One of the reasons for the Russian military’s failures in Ukraine could be that its military operations were supported by a small and inadequate constellation of communications and surveillance satellites. On the other hand, despite not having any satellites, Ukraine has received through confidential channels high-resolution images obtained by both Western government structures and commercial companies, which have responded promptly to Ukrainian calls. The move by private companies was a world first, an unprecedented initiative to which Russia did not respond as it has no such capabilities. As will be seen from the analysis below, Russia is basically “blind” in space. Russia currently has a small fleet of communication and surveillance satellites equipped with sensors and technologically outdated equipment. Numerically, Russia has about 70 military or dual-use satellites, of which less than 20 have technological capabilities for research/surveillance or interception of enemy communications (ELINT/SIGINT). Although the number seems impressive, Russia has only two Persona optical research satellites (weighing 7 tonnes) placed in orbit seven and nine years ago, virtually nearing the end of their operational life. The maximum resolution of the Persona satellites is estimated at 50 cm (according to other sources 33 cm), while the American Keyhole (KH) satellites are approaching 5 cm, which allows clear observation and identification of Russian equipment (including in sites) in Ukraine from the altitude at which they are located. For its part, Ukraine does not possess any communications or research satellites. But since the beginning of the conflict, in addition to massive transfers of combat equipment and technique, it has benefited from impressive amounts of crucial intelligence, including real-time satellite data and images of Russian forces’ movements, manoeuvres and operations. Numerically, the US has at least 120 military satellites. Of these, five are KH-12 ADVANCED KENNAN satellites (upgraded versions of KH-11 KENNAN, in some sources referred to as Advanced CRYSTAL or IKON), to which can be added French, Spanish or Italian satellites, while Russia has seriously lagged behind in building and putting into active service new remote-sensing satellites whose radars can see beyond the cloud ceiling, as opposed to satellites equipped with optical equipment. Another issue is the processing and analysis of information from space-based platforms. Of course, it’s not enough just to own satellites, it’s equally important to be able to use them to their full capacity. This requires an integrated system to ensure the rapid transfer of information from the satellites to the personnel responsible for processing them, and from there to the final beneficiaries – the people responsible for discovering, identifying and hitting adversary targets. The mere fact that Russia has a few satellites in orbit does not mean that they have implemented such a system, and even if they did, it is difficult to assess how well it works. Even the US has major difficulties in solving this problem. Digital images from satellites are analysed and processed by National Geospatial-Intelligence Agency-NGA computers. Judging by the difficulties encountered by Russian forces in Ukraine, it is quite clear that Russia does not have a functioning system capable of supporting the end beneficiaries of satellite images. On 1 March, six days after the start of the Russian invasion, a Ukrainian cabinet minister, Mikhail Fedorov, sent an extraordinary Twitter appeal to the world’s major commercial satellite service providers. He asked the companies to support Ukraine’s fight by providing real-time, high-resolution satellite imagery for discovering and analysing the positions, force manoeuvres and equipment of Russian forces. The Ukrainian official’s appeal was addressed to the eight largest satellite service providers. Some, such as Capella Space, an American company founded in 2016 and based in San Francisco, have publicly acknowledged their direct support to Ukraine. Others, such as Maxar Technologies and Planet Labs, have openly disseminated the satellite images and distributed them to international media outlets. Other commercial companies involved in providing commercial satellite imagery include EOS Data Analytics, Satellogic or OPT/NET.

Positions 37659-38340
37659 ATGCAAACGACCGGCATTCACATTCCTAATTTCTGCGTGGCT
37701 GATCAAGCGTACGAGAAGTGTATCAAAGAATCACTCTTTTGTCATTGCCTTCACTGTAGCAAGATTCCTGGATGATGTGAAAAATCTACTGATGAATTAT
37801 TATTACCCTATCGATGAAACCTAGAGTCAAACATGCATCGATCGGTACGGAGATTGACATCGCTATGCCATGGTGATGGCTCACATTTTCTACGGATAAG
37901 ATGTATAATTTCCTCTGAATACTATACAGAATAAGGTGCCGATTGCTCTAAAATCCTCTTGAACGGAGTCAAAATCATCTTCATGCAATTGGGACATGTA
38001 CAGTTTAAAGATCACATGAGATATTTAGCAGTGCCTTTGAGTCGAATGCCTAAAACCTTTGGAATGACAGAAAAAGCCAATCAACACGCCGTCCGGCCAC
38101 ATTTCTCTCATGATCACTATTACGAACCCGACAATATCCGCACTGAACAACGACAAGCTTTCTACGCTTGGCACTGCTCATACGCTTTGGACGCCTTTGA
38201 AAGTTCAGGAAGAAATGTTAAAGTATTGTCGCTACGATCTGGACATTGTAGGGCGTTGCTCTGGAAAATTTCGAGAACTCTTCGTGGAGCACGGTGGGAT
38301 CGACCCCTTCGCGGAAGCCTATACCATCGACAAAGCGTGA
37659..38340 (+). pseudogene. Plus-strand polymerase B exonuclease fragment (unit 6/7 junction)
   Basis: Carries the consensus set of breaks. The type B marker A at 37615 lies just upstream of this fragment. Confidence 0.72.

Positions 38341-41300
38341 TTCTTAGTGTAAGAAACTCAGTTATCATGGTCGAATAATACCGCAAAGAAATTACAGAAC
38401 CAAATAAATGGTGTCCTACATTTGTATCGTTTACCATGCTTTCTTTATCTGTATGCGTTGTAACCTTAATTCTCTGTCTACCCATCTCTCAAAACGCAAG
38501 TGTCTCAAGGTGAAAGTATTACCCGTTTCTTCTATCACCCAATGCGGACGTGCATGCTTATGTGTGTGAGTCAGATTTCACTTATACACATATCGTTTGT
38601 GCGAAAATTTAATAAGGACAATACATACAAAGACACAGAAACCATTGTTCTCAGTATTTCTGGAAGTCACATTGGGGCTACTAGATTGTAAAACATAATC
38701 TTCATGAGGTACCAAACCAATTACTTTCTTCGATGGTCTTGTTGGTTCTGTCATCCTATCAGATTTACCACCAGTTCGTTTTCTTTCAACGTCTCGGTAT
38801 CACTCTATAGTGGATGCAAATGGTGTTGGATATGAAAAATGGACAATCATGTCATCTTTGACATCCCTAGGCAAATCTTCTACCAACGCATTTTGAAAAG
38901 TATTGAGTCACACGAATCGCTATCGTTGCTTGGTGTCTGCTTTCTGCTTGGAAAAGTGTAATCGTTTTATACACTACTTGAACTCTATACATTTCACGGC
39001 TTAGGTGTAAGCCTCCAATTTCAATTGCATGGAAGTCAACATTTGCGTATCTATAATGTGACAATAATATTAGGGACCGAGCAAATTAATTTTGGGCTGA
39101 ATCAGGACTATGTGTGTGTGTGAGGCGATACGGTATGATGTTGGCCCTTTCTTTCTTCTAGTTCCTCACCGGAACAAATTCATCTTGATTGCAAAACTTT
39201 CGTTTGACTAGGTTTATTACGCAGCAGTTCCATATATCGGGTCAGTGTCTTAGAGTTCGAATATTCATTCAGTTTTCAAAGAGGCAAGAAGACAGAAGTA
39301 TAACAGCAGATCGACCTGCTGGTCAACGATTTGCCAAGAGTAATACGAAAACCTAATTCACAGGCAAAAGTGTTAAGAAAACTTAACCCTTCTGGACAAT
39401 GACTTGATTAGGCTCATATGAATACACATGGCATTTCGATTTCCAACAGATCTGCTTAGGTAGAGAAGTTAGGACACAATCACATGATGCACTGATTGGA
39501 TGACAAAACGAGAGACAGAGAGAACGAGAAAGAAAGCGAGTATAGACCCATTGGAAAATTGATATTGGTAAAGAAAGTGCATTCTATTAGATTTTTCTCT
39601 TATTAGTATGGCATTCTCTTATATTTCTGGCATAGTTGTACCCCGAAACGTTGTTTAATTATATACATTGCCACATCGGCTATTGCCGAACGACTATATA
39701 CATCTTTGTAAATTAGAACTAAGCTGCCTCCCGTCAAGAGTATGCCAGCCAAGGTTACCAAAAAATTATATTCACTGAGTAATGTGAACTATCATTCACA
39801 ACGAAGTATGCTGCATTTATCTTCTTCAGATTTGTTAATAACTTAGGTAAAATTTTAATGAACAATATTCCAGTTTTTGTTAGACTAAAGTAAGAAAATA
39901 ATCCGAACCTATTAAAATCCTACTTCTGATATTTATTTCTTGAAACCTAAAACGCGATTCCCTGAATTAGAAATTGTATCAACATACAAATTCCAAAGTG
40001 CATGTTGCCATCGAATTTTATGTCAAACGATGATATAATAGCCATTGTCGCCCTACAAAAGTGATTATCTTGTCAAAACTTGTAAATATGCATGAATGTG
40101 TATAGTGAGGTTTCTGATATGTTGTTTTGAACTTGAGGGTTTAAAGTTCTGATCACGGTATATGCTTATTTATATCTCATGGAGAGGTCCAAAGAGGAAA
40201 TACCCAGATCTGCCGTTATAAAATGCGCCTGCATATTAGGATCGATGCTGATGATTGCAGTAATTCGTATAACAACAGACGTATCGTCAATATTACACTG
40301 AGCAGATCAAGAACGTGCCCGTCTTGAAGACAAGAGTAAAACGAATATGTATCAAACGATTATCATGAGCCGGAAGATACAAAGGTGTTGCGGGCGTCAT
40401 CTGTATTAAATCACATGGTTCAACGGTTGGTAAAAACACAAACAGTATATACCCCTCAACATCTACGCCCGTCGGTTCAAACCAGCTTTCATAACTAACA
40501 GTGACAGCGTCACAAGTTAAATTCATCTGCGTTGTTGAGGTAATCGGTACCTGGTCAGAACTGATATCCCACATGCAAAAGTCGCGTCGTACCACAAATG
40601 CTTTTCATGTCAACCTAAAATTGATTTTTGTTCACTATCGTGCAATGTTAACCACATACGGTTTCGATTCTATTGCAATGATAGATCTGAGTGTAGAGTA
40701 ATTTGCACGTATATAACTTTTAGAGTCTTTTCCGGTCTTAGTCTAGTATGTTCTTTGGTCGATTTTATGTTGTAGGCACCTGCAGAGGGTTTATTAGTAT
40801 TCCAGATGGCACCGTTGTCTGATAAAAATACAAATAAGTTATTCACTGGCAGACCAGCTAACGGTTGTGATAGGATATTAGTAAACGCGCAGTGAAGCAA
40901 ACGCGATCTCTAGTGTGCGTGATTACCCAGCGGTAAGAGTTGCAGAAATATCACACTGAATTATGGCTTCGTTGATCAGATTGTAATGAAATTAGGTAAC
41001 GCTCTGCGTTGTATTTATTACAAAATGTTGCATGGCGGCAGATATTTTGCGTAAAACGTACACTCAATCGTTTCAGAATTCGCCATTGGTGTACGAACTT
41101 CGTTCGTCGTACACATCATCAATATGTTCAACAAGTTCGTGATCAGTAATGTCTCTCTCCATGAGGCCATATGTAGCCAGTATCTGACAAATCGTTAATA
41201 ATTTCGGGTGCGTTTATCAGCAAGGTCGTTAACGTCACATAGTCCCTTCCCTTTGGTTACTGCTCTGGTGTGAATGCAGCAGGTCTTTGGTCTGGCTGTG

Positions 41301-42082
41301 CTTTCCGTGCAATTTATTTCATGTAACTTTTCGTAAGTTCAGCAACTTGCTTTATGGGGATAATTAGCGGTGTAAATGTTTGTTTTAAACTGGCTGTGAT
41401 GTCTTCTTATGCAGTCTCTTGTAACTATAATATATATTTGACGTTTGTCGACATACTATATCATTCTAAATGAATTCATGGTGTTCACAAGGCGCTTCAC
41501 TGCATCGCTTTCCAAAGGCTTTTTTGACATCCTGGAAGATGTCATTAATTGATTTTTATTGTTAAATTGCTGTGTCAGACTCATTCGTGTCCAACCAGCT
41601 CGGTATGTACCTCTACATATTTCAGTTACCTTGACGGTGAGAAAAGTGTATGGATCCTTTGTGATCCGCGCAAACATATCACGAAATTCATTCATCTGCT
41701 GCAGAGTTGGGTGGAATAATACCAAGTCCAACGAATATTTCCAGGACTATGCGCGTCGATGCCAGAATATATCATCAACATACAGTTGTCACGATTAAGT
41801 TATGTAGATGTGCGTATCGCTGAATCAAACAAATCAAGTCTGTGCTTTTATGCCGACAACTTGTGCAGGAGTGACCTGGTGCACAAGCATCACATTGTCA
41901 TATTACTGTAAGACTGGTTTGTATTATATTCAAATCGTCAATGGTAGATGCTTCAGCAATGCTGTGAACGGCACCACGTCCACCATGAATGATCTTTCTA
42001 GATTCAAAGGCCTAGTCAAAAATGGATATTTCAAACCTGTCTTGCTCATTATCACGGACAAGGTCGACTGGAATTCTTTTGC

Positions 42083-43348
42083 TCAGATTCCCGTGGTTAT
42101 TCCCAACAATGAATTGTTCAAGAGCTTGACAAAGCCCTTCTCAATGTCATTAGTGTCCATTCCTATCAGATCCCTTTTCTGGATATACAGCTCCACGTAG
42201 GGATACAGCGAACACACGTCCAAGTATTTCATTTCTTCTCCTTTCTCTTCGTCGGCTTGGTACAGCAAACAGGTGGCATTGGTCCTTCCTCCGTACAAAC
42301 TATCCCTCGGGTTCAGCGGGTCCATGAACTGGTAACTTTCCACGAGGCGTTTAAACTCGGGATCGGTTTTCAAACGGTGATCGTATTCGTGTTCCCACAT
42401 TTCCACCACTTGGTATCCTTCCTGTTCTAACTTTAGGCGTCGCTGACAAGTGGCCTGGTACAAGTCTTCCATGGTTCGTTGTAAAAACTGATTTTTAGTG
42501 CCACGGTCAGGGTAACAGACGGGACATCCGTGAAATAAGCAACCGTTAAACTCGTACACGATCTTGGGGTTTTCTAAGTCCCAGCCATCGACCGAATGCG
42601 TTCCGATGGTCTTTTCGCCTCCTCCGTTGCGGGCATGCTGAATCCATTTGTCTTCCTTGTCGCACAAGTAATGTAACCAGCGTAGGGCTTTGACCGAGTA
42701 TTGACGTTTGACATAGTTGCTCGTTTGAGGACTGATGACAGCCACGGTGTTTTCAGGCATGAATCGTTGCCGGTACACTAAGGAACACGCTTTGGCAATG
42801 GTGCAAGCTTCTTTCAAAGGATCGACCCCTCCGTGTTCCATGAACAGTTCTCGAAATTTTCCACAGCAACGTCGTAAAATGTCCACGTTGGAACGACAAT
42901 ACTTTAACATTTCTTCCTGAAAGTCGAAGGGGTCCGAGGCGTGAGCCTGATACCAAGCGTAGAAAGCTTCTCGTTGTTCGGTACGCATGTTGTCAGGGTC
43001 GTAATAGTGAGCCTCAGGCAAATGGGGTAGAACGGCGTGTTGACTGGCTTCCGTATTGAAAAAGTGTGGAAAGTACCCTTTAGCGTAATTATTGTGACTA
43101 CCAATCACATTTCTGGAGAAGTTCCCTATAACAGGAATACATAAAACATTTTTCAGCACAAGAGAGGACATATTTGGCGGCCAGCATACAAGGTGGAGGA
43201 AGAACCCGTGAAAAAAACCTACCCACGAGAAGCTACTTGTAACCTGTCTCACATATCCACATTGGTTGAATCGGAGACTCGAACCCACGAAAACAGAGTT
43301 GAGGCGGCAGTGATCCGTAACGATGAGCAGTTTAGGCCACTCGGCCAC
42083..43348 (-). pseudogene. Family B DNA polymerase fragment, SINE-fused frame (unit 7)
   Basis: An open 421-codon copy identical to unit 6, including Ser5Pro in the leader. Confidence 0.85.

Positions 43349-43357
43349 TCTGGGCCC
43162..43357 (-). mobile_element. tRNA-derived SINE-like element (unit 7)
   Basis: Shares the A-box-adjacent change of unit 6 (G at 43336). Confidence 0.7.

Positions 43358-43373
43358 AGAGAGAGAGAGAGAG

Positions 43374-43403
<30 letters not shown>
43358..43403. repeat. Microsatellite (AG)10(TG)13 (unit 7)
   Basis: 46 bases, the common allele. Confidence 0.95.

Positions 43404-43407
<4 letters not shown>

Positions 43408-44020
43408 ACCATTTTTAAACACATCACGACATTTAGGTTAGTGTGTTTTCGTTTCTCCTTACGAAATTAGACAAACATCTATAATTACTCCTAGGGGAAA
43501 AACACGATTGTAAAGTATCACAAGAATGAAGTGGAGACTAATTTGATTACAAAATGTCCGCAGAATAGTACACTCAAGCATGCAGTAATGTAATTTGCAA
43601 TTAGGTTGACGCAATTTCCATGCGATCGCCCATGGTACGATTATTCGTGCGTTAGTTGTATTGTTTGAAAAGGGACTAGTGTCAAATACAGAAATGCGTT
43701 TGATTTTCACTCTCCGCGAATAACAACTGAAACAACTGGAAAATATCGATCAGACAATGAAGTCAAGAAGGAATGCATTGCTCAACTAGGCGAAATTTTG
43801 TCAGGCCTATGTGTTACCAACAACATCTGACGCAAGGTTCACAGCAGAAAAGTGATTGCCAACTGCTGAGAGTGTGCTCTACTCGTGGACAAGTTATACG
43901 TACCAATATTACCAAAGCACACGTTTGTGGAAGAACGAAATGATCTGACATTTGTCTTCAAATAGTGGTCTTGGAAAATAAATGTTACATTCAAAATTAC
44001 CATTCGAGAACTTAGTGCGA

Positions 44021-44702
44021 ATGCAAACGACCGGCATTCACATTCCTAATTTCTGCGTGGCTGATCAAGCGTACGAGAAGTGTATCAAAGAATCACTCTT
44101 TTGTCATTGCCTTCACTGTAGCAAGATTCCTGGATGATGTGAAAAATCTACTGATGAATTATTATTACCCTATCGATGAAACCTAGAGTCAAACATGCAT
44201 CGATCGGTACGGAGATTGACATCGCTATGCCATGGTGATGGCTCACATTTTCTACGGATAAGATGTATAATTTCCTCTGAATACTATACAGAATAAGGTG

Comment: One of the reasons for the Russian military’s failures in Ukraine may be that its military operations have been supported by a small and inadequate constellation of communications and surveillance satellites. On the other hand, despite not having any satellites, Ukraine has received through confidential channels high-resolution images obtained by both Western government structures and commercial companies, which have responded promptly to Ukrainian calls. We cannot know for sure either the volume of information or whether high-resolution satellite images have been sent, and this will probably be known for many years to come. It remains to be seen what impact the commercial companies’ support will have or how the Russians will retaliate in the period ahead. Regardless of how the war develops, commercial satellite imagery has emerged as a powerful new intelligence-gathering weapon (Source: (Source: